WORCESTER, Mass. — It's been nearly 20 years, but the pain is still all too real for firefighters in Worcester and across the country.
On the anniversary of the devastating cold storage fire that claimed the lives of six brave men, people from all across the region come together to pay their respects.
This year, however, something special is in the works to further honor the lives of those killed in the line of duty.
A museum is set to open in Worcester which will not only tell the story of the fire but also showcase the outpouring of support - the cards, mementos, kind words and love - from around the state and the country that helped the community heal.
"[It] would give the community a place to revisit or learn about the events of Dec. 3, 1999 and the weeks that followed," said Worcester District Fire Chief Gary Fleischer.
The museum will be housed inside the city's train station until a permanent location eventually opens.
Even though its been nearly two decades, many say they are still haunted by what happened on Dec. 3, 1999.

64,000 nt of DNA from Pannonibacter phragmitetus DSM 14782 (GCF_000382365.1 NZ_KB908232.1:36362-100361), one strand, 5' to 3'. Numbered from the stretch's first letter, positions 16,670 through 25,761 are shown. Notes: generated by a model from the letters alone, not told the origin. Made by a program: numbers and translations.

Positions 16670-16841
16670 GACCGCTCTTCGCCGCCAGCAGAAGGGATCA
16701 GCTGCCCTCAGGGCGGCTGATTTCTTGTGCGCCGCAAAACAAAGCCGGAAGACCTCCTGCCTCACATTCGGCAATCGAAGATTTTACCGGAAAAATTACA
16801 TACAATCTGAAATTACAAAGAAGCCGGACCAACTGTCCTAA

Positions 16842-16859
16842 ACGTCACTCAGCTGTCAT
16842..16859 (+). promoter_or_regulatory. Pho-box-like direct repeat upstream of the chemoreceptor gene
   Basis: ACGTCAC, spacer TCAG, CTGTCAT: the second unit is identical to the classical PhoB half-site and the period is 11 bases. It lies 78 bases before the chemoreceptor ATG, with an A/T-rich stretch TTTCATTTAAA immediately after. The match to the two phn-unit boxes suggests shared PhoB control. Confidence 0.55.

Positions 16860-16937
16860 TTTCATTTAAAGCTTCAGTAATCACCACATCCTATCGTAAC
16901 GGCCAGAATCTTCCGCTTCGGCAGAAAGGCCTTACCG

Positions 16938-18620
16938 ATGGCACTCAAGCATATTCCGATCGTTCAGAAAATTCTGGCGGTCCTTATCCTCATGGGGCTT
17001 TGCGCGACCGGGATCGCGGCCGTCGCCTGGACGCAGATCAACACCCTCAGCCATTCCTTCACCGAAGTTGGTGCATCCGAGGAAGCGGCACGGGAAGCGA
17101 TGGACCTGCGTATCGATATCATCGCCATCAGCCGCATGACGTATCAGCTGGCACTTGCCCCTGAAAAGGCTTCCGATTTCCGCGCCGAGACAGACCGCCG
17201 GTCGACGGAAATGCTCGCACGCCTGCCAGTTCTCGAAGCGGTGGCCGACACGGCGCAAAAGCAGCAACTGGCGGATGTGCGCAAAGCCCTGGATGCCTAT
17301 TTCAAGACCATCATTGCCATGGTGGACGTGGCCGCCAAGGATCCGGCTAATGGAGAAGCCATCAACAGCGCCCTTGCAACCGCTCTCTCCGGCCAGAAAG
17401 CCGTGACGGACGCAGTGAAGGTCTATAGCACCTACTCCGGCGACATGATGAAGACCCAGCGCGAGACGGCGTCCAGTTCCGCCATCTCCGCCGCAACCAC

"Obviously the pain will never go away," said Worcester Fire Chief Michael LaVoie. "We have a job to do, get up and go to work the next day."
Along with the museum, the Worcester Red Sox are also permanently retiring the number 6 jersey to honor the Worcester six.
The team will also provide eight seats for friends and families of the fallen firefighters at each game - to include the families of two more firefighters who lost their lives on the line of duty since 1999.
Jon Davies died fighting a fire on Dec. 8, 2011.
Christopher Roy died battling a vicious blaze on Dec. 9, 2018.
While this all brings back feelings that are tough to deal with, Chief LaVoie says it has to be done so we never forget.
The pop-up exhibit at the train station will open on Nov. 30 through Dec. 4.
More than 1,000 people, including firefighters from across the country, plan on coming to Worcester on Dec. 3 for a memorial on the 20th anniversary of the fire.
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